Security researchers at Cisco’s Talos Security & Intelligence Group have recently discovered a new breed of malware that targets Point-of-Sale (PoS) terminals. The malware, dubbed as “PoSeidon”, has been designed in such a way that it has the capabilities of the infamous Zeus banking Trojan, and BlackPOS malware.
It works by scraping memory from infected PoS terminals, scanning the RAM for card number sequences of principal card issuers. It then uses the Luhn algorithm to verify that the credit or debit card numbers are valid, uploading them to one of several command-and-control servers along with other captured data.
According to the CSS researchers, three malware components are likely associated with PoSeidon: a keylogger, a loader and a memory scraper that also has keylogging functionality.
The keylogger is used to steal all credentials for the LogMeIn remote access application. It deletes encrypted LogMeIn passwords and profiles that are stored in the system registry and forces users to type it again. This severely compromises PoS systems and allows the installation of PoSeidon.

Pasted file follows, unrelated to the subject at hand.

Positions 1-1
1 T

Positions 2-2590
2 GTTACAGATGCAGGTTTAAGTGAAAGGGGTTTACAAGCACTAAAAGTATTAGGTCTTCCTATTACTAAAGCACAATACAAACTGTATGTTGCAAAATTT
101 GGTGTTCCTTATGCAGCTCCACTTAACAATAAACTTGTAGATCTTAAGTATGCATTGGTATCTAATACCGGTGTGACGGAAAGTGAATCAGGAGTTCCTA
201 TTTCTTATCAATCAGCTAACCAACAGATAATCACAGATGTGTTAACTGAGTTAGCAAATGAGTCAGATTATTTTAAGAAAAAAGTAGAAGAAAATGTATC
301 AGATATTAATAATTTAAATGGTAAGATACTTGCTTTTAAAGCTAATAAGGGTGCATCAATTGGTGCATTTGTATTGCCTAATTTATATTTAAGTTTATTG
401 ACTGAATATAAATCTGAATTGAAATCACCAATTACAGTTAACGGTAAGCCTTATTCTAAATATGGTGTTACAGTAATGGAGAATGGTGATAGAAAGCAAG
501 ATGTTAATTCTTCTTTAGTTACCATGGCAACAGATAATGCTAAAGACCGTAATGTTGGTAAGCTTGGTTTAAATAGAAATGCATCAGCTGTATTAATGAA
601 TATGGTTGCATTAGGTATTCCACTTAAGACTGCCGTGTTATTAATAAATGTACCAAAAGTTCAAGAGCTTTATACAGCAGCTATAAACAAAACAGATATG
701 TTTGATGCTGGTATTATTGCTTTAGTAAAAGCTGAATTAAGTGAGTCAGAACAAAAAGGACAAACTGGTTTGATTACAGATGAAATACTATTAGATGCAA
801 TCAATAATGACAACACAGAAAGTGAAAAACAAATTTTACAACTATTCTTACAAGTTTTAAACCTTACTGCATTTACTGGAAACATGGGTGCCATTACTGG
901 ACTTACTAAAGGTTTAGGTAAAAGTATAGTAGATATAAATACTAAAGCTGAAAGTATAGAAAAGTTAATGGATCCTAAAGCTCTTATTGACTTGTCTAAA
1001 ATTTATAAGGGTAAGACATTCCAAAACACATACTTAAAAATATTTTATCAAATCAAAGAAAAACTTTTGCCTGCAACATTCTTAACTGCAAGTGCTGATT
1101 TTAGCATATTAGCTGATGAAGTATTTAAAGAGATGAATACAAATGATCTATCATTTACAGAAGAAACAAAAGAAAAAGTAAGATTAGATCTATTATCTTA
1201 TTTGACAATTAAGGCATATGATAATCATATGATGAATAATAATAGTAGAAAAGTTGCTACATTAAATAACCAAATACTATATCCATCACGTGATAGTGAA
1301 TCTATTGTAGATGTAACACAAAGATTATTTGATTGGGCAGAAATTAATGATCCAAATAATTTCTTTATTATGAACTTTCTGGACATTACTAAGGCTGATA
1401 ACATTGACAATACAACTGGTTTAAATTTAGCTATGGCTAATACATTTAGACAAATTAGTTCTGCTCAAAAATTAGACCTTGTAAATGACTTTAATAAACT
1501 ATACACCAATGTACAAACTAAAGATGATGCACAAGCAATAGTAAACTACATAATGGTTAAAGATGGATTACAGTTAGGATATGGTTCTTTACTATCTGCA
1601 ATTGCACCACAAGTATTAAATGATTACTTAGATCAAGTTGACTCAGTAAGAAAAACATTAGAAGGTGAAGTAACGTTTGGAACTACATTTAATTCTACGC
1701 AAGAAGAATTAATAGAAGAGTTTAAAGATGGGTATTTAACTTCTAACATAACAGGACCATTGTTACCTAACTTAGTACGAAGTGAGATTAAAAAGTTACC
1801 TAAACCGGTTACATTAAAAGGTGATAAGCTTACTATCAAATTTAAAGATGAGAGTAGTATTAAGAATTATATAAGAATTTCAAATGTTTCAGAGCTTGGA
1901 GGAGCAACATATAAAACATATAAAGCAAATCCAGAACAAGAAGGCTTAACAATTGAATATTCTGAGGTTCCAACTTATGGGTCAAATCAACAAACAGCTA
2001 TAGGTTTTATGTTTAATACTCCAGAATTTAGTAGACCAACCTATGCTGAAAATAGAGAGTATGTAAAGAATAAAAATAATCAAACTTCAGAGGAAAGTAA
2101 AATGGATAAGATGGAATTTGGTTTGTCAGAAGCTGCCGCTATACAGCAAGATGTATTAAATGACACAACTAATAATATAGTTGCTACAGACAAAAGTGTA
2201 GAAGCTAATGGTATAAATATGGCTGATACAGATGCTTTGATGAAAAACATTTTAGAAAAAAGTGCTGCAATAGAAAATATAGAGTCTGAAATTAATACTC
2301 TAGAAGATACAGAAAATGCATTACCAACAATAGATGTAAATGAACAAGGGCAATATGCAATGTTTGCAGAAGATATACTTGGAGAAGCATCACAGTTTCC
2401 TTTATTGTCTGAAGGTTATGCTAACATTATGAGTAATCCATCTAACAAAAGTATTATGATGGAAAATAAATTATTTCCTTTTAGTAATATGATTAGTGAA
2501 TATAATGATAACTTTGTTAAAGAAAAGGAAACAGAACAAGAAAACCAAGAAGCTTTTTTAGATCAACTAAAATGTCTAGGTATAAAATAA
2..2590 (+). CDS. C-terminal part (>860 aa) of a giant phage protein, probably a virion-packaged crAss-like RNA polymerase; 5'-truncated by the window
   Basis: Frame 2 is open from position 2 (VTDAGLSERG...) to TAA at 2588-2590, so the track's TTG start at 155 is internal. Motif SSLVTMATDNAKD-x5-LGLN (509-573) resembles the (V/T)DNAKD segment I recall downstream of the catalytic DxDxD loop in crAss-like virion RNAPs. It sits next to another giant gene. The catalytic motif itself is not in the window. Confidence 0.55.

Upon installation, it can then use a Loader binary that allows the malware to survive a possible system reboot.
Unlike other PoS memory scrapers that store captured payment card data locally until attackers log in to download it, PoSeidon communicates directly with external servers and can update itself automatically.
The best thing for network administrators is to remain vigilant and adhere to best industry practices. Wall-to-wall encryption is ideal but not available to many servers. If you seek some advice get in contact: 020 7517 3900 or email [email protected]